Statistical analysis

Continuous data are presented as mean ± SD or median (inter quartile range). Categorical data are presented as numbers (percentage). All statistical analyses were performed using SPSS 22.0 (SPSS Inc., Chicago, Illinois). Intra class correlation coefficients (ICC) were obtained using two-way mixed model with measures of absolute agreement to describe test reproducibility. ICC of LVEF and GLS were compared using Z-scores. Bland-Altman plots were created to demonstrate inter-observer agreement and were performed by Graphpad Prism ver. 6.05. Linear regression analysis of difference vs mean was used to identify proportional interrater bias. Fixed bias indicates a systemically difference in results between observers, expressed as mean difference analyzed by paired samples T-test.


Clinical data

The clinical data of the 47 patients are summarized in Table 1.

Table 1 Clinical characteristics

Echocardiographic data

GLS and LVEF data in all assessment scenarios are displayed in Table 2. None of the image recordings for LVEF calculation or GLS measurement were rejected due to image quality. Single LV segments were excluded due to suboptimal image quality or poor tracking when performing GLS measurements. More than 95% of all segments were included in the analyses and there was no significant difference in feasibility between the analyses or examiners. Analyzing trainee images, trainee analyzed 17.3 (±1.2) segments versus expert 17.1 (±1.5), p = 0.45. In expert images the trainee analyzed 17.4 (±1.0) versus expert 17.6 (±1.1), p = 0.38. No images were rejected for LVEF calculation. Results from evaluation of image quality for both echocardiographers are reported in Table 3.

Table 2 Echocardiographic parameters presented in all different examiner-analyst scenarios
Table 3 Image quality for analysis of LVEF

Reproducibility and systematic differences

Reproducibility was excellent in general for GLS regardless of level of training in both image acquisition and analysis. It was weakest when trainee and expert compared results after analyzing their own images with an ICC of 0.89 (0.74–0.95) (Table 2, scenario C and Fig. 3). The strongest reproducibility was seen when both analyzed the expert images where ICC was 0.94 (0.84–0.97) (Table 2, scenario A and Fig. 1).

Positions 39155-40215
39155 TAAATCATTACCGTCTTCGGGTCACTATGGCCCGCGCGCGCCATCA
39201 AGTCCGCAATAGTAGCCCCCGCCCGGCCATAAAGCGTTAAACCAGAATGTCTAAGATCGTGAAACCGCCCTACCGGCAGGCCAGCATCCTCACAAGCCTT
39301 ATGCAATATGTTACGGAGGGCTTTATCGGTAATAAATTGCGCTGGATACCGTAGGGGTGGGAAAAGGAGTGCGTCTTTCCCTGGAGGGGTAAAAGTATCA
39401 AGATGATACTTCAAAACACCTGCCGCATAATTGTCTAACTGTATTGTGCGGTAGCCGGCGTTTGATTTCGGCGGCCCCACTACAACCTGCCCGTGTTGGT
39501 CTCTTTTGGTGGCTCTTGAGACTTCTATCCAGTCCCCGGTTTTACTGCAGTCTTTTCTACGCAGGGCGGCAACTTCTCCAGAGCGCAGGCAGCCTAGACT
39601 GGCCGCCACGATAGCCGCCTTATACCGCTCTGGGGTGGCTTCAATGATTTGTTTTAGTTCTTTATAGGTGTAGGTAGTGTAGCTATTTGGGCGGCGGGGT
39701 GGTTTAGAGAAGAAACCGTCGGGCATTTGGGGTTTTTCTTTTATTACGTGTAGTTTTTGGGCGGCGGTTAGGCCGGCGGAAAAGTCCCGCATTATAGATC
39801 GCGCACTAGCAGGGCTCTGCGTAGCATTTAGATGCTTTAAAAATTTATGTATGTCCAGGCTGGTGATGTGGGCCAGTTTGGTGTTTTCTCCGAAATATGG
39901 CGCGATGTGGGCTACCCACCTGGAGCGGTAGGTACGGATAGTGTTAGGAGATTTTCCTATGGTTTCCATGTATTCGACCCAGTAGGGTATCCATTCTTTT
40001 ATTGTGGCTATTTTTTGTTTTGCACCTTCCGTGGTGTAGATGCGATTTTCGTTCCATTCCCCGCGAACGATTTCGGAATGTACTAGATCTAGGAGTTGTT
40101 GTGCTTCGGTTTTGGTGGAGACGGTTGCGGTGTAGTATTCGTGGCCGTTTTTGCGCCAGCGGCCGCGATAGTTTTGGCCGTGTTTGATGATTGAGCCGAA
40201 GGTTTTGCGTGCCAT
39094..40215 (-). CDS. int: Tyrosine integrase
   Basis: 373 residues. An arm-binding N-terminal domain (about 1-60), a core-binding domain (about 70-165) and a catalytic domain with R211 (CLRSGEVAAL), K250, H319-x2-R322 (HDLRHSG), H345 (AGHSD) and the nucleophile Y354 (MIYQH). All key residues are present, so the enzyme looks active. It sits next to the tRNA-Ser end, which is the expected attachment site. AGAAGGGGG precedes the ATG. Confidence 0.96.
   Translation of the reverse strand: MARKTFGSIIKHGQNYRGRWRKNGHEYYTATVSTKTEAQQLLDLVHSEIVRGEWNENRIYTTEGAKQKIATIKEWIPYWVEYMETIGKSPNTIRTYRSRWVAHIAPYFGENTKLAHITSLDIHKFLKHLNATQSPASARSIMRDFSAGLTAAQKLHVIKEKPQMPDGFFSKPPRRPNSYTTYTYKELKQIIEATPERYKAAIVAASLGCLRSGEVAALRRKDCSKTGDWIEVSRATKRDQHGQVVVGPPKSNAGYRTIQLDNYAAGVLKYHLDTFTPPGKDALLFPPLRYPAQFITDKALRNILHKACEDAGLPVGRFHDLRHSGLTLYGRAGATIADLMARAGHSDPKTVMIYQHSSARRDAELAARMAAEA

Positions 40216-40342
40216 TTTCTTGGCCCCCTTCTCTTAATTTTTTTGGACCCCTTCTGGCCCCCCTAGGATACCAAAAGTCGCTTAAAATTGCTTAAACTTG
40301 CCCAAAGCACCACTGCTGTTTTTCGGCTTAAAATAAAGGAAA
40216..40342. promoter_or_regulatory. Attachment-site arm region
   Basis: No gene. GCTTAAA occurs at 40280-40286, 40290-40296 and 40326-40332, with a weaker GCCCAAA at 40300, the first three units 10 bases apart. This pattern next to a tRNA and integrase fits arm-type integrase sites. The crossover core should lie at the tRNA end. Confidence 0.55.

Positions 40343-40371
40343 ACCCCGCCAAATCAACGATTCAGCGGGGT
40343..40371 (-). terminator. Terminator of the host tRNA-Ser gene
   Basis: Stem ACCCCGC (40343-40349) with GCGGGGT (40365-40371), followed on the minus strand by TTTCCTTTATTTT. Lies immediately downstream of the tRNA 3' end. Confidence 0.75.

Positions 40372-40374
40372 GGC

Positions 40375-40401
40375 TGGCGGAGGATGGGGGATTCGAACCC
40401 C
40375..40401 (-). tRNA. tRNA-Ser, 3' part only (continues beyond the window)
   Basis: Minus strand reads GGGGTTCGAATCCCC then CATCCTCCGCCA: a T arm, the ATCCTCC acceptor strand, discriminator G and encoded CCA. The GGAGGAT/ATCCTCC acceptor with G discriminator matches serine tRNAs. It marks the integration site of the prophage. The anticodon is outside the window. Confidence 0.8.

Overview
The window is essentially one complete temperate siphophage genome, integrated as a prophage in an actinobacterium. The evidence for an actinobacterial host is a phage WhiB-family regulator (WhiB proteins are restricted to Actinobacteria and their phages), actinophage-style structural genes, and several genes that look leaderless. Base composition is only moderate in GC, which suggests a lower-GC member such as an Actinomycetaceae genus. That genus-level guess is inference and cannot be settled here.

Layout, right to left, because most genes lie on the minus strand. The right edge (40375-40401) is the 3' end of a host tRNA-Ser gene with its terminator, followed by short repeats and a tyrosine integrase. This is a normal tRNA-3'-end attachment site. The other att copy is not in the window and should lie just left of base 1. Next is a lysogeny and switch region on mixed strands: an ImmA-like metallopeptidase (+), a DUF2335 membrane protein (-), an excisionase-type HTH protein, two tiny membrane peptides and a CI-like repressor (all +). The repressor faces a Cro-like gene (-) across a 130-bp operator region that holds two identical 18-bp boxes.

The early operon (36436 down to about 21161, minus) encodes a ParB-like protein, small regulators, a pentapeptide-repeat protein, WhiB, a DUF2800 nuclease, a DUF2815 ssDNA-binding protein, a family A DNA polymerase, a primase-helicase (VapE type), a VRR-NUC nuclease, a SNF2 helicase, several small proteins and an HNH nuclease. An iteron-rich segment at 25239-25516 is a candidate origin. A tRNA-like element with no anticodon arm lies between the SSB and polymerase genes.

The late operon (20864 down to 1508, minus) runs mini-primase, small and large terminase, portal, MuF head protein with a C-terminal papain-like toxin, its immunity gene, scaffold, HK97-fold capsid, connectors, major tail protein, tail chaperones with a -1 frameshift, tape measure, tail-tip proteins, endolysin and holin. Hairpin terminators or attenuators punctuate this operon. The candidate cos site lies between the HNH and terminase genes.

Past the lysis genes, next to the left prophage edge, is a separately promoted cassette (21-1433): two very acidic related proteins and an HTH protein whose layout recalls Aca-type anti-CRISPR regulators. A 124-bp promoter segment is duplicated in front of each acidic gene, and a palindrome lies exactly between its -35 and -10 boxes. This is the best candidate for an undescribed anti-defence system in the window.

Fig. 1
figure 1

Images obtained by expert echocardiographer analyzed by both trainee and expert. Scatterplot for GLS (a) and LVEF (b). Bland-Altman plot for GLS (c) and LVEF (d). Dotted line illustrates 95% confidence interval and colored dotted line illustrate fixed bias

Reproducibility was good for LVEF and was best when both examiners analyzed trainee images with an ICC of 0.76 (0.57–0.87) (Table 2, scenario B and Fig. 2). When the trainee analyzed both set of images the ICC was only 0.13 (− 0.45–0.49) (Table 2, scenario D and Fig. 4).

Fig. 2
figure 2

Images obtained by trainee echocardiographer analyzed by both trainee and expert. Scatterplot for GLS (a) and LVEF (b). Bland-Altman plot for GLS (c) and LVEF (d). Dotted line illustrates 95% confidence interval and colored dotted line illustrate fixed bias

There was a significant difference in reproducibility between GLS and LVEF in favor of GLS as listed in Table 2 in all echocardiographer-analyst scenarios.

Furthermore, there was no proportional bias for GLS or LVEF, which indicate that the measurements agreed equally through the entire range of measurements. Fixed bias was present in all scenarios indicating a systematic difference in results of both GLS and LVEF (Fig. 1, 2, 3, 4, 5). There was a significant difference in fixed bias between GLS and LVEF when both examiners analyzed trainee images (Table 2, scenario B and Fig. 2) and when both examiners analyzed their own images (Table 2, scenario C and Fig. 3). In both scenarios, the fixed bias was higher in LVEF analysis.